Looking back at feminists’ struggles in 1978, Madelena Barbosa explained why it had gotten a bad name: “Forty-eight years of Salazarism meant women’s indoctrination with the myth of self-sacrificing motherhood, the dedicated wife and incorrupt virgin, while censorship prevented us from getting to know the reality of women’s struggles in all parts of the world . . . Feminism thus became a term of negative, laughable connotations for Portuguese women who, for the most part, to this day, still don’t know the real political significance of women’s struggles.”
Irene agrees that censorship had a destructive role in what the Portuguese woman accomplished during the republican liberalism of the early twentieth century: “One of the main things of Estado Novo [“New State” or “Second Republic”], besides the secret police, political party ban, and all that, was censorship. . . . There was a big hiatus — forty-eight years is a very long time. I don’t think people realize how this kind of longevity shapes collective memory and mentality.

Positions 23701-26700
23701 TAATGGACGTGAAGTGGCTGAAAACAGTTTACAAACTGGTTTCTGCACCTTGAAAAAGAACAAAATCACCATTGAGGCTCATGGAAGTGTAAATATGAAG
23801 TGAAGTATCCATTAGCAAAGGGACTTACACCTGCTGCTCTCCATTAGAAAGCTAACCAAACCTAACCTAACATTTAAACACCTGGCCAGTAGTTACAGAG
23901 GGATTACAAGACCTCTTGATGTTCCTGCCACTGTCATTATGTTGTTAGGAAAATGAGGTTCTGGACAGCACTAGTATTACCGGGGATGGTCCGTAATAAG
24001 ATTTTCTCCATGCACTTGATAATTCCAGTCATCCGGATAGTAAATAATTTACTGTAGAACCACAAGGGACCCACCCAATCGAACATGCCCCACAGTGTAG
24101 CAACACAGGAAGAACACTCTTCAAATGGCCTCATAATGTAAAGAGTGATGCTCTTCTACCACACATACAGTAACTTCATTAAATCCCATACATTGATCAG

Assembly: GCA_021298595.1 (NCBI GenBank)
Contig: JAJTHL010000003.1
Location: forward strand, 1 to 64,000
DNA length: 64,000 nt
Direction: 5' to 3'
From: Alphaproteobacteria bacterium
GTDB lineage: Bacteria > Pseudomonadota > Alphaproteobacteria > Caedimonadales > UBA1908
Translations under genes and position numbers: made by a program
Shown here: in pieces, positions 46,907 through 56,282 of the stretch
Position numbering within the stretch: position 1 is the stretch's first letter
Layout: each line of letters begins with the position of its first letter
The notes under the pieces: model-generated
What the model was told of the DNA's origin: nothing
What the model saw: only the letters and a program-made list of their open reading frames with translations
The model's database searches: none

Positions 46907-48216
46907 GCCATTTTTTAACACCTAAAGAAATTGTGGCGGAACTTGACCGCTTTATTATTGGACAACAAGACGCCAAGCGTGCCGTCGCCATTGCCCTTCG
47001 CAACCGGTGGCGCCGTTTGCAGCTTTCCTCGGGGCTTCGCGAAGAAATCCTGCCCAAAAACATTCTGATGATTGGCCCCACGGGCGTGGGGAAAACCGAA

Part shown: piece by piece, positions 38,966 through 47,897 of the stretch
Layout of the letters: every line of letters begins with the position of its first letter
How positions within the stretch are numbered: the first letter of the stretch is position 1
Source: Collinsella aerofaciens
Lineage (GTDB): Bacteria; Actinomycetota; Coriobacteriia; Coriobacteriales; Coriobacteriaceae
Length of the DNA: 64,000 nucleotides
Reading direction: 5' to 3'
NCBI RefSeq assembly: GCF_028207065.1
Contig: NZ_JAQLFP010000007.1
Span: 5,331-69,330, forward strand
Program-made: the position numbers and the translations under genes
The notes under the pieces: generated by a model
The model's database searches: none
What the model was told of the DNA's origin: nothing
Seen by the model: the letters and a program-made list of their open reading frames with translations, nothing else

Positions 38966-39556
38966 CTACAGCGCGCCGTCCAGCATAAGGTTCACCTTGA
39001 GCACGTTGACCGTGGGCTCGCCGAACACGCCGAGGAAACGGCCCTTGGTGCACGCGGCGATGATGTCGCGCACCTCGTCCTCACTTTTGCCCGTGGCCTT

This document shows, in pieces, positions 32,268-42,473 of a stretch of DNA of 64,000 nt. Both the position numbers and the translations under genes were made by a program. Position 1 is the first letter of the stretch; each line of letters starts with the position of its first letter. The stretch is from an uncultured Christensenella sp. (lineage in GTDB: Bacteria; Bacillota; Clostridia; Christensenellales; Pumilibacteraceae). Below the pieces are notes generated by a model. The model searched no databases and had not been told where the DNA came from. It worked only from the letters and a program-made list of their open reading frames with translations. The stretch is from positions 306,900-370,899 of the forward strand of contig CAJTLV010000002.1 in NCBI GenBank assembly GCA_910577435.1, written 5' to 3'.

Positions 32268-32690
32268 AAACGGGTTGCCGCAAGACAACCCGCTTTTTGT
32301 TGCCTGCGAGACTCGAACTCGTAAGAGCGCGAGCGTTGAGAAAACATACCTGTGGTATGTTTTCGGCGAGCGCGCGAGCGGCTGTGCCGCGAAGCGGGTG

The Civil Code passed in 1966 was more than clear about women’s intended role. A section on “Marital Power” proclaimed: “The husband is the head of the family, and it is up to him, in that capacity, to represent her and decide in all acts of married life.”
As historian Irene Flunser Pimentel — an expert on the fascist Estado Novo and coauthor of a book on Portuguese women in the twentieth century — tells me, women’s role under Prime Minister António de Oliveira Salazar was limited to marriage, domestic work, and their children’s education: “What was on the Civil Code, after all.” At the time, Portugal’s Civil Code embodied the idea of the man as the head of the family, “and everything flowed from that. Because if the man was the head of the family, who owed him obedience? His wife and children. All the rules came from that.”